Camden Council is no longer going to request the outstanding area
allocated to social rented housing associated with an earlier planned
development at Grafton Way. Although the plans pave way for a pedestrian
walkway linking Charlotte Street to Cleveland Street, the structure falls short
in delivering public open space to deliver amenities for residents and
local workers, as had been previously promised. The large number of commercial spaces
planned — with possibly 400 employees — will aggravate the deficiency of public
open space in Fitzrovia. UCLH Charity admits that the public open space projected falls short of
what is required.

Another proposal in Fitzrovia, which has been met with opposition from
the resident community and heritage societies alike is the conversion of a previous family home of artist and
designer couple Adrian and Corinne Heath, which had been planned to be converted
into a series of flats (https://news.fitzrovia.org.uk/2017/04/06/plans-would-destroy-key-features-of-georgian-building-and-former-home-of-artist-and-designer/,
2017). Adrian
Heath (1920-1992) had been a key reason in the development of abstract
art in England during the forties and a key proponent of
Constructivism. Corinne Heath (died 2009) was a theatre designer. Their home from 1957 at 28
Charlotte Street was at the center of an artistic community in
Fitzrovia. At one-time, modernist artist Birgit Skiöld ran the extremely
successful Print Workshop in the basement of the same building.
The request
according to the proposed Plan (Fitzrovia
Area Action Plan, September 2013) is to
alter the existing house and artist studios to present self-contained flats, together
with the enlargement of a prevailing basement, extensions in the first and
second floors, and modifications to the rear wall and roof. The
building, although not listed, is classified as a positive contributor to the
Charlotte Street conservation area. Objectors
to the proposal say the conversion will demolish ‘key features of Georgian
architecture’ and also the artists’ studio built purposefully for Adrian Heath
in the 20th century at the back of the house. A local
campaign group, the Charlotte Street Association argue that revamping will in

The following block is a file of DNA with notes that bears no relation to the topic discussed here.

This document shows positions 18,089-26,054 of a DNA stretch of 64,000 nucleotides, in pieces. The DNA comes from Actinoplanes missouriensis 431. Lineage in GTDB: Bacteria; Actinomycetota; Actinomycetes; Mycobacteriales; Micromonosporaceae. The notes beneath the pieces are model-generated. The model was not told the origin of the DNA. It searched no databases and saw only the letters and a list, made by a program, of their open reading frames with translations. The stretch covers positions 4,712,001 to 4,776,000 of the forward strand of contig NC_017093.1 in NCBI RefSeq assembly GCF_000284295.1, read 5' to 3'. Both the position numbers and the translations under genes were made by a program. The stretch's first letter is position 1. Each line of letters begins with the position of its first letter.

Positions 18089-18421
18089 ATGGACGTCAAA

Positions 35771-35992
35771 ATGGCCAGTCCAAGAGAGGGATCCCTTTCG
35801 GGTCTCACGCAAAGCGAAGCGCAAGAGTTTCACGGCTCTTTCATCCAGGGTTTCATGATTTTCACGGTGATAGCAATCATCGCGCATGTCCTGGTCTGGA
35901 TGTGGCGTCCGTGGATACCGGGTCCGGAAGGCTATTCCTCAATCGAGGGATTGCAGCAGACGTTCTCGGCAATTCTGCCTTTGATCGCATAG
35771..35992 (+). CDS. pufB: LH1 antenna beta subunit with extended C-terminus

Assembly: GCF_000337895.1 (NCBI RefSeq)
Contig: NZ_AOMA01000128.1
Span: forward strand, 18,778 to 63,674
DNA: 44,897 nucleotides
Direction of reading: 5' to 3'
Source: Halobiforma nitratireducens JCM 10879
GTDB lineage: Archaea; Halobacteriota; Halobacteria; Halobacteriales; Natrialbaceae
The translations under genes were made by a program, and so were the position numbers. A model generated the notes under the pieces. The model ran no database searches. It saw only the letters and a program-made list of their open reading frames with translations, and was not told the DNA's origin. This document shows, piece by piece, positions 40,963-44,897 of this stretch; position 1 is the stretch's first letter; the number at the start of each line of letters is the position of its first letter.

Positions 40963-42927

turn affect the upper floors behind a preserved facade and destroy the
proportions of the building by changing the floor and ceiling heights.
Their concerns are also backed by the Bloomsbury Conservation Area Advisory
Committee. The Twentieth Century Society has also opposed the loss of the purpose-built
artists’ studio which they claim was designed by architect Charlotte
Baden-Powell.

Although a final decision has yet to be
taken on the above-mentioned oppositions, the statements clearly depict that
the planning committees cater to commercially productive proposals, although it
means breaching regulations against current community spaces and historic
features of the buildings, which principally preserve the heritage of the place,
and which were effective the way they were.

Conclusion:

 

The
discussion leads to the topic of the question posed earlier that although there
is a good balance of planning in Fitzrovia, would the involvement of 3
different entities result in a positive outcome, or would it result in a
messy entangled web of the same.  As a consequence of the ever-changing needs of the inhabitants of any
area in a city, the role of public and private investors in urban area
development processes is changing as well. On one hand private investors are functioning
frequently (Biljana Savic, 2015) and additionally into the characteristic governmental
province in urban planning, due to the improved number of private enterprises
and investments. Therefore, the role of the private sector develops into being more